Bankers’ training institute suffers brunt of Covid-19

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Bankers’ training institute suffers brunt of Covid-19
Bankers’ training institute suffers brunt of Covid-19

Africa-PressUganda. Uganda Institute of Banking and Financial Services (UIBFS), formerly the Uganda Institute of Bankers, experienced a revenue deficit of shs205m for the period ended December 31, 2020.

The deficit, according to Mr Michael Mugabi, the institute’s chairman, was partly occasioned by Covi-19 disruptions that affected students’ capacity to sufficiently pay tuition as a well as a reduction in student numbers.

Speaking during the institute’s annual general meeting at which 82 students that had undertaken professional and academic courses graduated, Mr Mugabi, said the financial resilience of the institute required strengthening after registering a 30 per cent decline in revenue in 2020.

During the period, he said, only Shs1.5b was reaslised down from Shs2.1b in 2019, noting that: “Overall the institute registered a deficit of Shs205.4m compared to the deficit position of Shs119m in 2019. This was due to significant reduction in revenue due to Covid-19 disruption on training activities throughout the year.”

Covid-19, which was first declared in Uganda in March last year, has caused immeasurable disruptions on the general outlook of the economy particularly in the education and tourism sectors among others.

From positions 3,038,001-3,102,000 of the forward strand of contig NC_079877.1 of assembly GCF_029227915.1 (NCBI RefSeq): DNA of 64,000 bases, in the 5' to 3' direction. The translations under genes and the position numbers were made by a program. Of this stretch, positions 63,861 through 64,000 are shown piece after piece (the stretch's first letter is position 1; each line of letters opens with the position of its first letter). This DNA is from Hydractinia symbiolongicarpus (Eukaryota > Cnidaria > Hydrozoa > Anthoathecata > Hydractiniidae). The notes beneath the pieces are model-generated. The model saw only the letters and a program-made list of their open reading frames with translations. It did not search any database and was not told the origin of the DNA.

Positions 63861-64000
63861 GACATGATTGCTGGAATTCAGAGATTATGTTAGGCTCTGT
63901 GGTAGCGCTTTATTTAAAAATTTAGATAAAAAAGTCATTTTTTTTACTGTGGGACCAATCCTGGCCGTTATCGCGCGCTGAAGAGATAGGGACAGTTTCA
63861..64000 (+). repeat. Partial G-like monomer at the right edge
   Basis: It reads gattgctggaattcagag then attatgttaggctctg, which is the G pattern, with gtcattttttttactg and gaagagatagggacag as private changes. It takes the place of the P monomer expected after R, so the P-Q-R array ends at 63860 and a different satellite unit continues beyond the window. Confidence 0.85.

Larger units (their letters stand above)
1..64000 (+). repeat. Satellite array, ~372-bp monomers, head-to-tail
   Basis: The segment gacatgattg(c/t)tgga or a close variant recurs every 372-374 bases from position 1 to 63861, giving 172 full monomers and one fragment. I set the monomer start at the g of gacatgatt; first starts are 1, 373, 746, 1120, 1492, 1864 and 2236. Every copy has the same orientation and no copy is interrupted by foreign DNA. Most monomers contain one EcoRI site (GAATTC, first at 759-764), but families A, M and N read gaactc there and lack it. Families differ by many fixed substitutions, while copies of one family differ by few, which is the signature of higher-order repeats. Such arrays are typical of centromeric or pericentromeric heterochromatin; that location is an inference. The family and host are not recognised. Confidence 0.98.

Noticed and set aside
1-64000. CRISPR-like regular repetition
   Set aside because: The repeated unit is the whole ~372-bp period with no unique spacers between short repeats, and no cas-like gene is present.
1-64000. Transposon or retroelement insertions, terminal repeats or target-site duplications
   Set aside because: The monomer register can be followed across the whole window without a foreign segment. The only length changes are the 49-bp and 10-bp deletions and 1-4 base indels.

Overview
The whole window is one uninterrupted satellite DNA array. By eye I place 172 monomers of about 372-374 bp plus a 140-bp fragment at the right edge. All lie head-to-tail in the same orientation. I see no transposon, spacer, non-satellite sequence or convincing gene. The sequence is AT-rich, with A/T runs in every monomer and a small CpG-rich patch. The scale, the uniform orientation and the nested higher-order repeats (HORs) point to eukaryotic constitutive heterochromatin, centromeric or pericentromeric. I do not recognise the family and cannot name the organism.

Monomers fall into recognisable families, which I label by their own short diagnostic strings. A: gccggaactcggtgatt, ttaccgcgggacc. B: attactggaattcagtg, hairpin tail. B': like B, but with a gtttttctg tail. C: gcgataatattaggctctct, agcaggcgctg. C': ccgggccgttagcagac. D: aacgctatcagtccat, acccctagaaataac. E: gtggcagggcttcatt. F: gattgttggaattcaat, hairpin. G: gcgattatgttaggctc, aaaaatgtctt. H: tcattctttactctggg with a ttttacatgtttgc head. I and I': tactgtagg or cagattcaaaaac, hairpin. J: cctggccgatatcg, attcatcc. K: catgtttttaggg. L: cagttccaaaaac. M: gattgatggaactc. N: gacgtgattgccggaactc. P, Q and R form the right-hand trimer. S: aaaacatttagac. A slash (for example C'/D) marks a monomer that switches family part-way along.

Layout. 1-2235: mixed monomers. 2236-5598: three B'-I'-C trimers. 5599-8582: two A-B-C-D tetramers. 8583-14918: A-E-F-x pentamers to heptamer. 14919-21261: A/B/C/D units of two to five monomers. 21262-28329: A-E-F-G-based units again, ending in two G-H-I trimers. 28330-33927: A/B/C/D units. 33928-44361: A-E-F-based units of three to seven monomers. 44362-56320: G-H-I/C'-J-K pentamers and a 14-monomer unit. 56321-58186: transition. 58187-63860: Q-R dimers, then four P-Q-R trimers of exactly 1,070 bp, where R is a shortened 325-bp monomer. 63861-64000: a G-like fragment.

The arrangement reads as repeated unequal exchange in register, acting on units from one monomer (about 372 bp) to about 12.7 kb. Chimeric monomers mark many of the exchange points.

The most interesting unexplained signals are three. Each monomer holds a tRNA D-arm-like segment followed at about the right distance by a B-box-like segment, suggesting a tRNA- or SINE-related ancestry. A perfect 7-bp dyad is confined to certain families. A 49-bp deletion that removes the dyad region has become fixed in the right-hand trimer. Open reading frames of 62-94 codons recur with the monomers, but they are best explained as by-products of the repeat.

The institute is largely engaged in training and education much of which was curtailed by Covid-19 standard operating procedures.

Mr Mugabi, however, said they have remained optimistic, as the institute is an important anchor in the banking and financial sector.

Ms Goretti Masadde, the institute’s chief executive officer, said there have been concerns over inability by many industry professionals to analyse financial reports, noting: “This [was] a matter of concern for the sector” that needs urgent and collective attention.

“The pass rate for certified professional banker course were 88 per cent. Diploma in microfinance were 94 per cent, certified credit management, 91 per cent and chartered banker, 61 per cent,” she said.

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